About St Cleer

The parish of St.Cleer is located in East CornwallSt Cleer Church within the former Caradon district. St.Cleer parish is bordered by the town boundary of Liskeard, as well as the parishes of St. Neot, Linkinhorne, and St. Ive . The parish is 4,427 hectares in area and the principal and most populous village being St.Cleer from where the parish obtains its name. The parish also contains the settlements of Tremar, Darite, Common Moor, Crows Nest and surrounding hamlets. The parish contains rugged granite outcrops and water features – including Siblyback Lake and Golitha Falls on the River Fowey. St.Cleer is a moorland parish and forms part of the Bodmin Moor tapestry of parishes. The Moor has been classified as an A.O.N.B (Area of Outstanding Natural Beauty) and is also within the A.G.L.V. (Area of Great Landscape Value).

HISTORY Bodmin Moor is a vast expanse of rugged moorland beauty, that is steeped in history as well as being rich in archaeological remains. The scientific and economic importance is illustrated by the remnants of the 19 th century tin and copper mining industry the remains of which still form part of the landscape. The remains of engine houses and mine chimneys are still clearly visible hugging the slopes of Caradon Hill.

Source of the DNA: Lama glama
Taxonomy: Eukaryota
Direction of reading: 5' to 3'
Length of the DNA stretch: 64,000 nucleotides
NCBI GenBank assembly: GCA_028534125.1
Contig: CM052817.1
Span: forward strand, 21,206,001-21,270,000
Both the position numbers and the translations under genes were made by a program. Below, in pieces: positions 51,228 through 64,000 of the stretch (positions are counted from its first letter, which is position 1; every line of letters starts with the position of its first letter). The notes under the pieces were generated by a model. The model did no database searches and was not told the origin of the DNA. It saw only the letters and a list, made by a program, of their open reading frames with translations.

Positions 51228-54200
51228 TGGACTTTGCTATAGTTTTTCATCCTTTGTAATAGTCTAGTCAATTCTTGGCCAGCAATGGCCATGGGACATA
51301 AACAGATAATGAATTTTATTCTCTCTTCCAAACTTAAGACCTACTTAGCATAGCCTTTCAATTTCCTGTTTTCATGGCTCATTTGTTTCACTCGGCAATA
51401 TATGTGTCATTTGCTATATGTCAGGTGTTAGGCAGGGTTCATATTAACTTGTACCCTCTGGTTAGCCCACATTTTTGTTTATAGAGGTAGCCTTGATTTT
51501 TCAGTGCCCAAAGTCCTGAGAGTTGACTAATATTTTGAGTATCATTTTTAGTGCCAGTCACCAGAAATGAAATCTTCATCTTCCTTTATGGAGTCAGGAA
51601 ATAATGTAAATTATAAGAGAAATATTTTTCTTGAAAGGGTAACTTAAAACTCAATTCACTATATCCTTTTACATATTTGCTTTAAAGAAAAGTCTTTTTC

INTERESTING LANDMARKS Trethevy Quoit, this ancient burial chamber is located in the hamlet of Trethevy and can be accessed from Darite.

St.Cleer Church the church in St. Cleer in the centre of the village was rebuilt towards the end of the 13th century and the church tower relatively recently in the 15th century.

Well dressing  at St Cleer

Well dressing
at St Cleer

St.Cleer Well a short distance from the church down Well Lane is located the granite holy well of St. Clarus, the water from which was reputed to cure madness.

King Donierts Stone on the road towards the hamlet of Redgate are two granite cross bases that make up King Doniert’s Stone. The inscription is late 9 th century style and it is though that Doniert was Dungarth the King of Cornwall who drowned in the river Fowey and the stone marks his death in 875.

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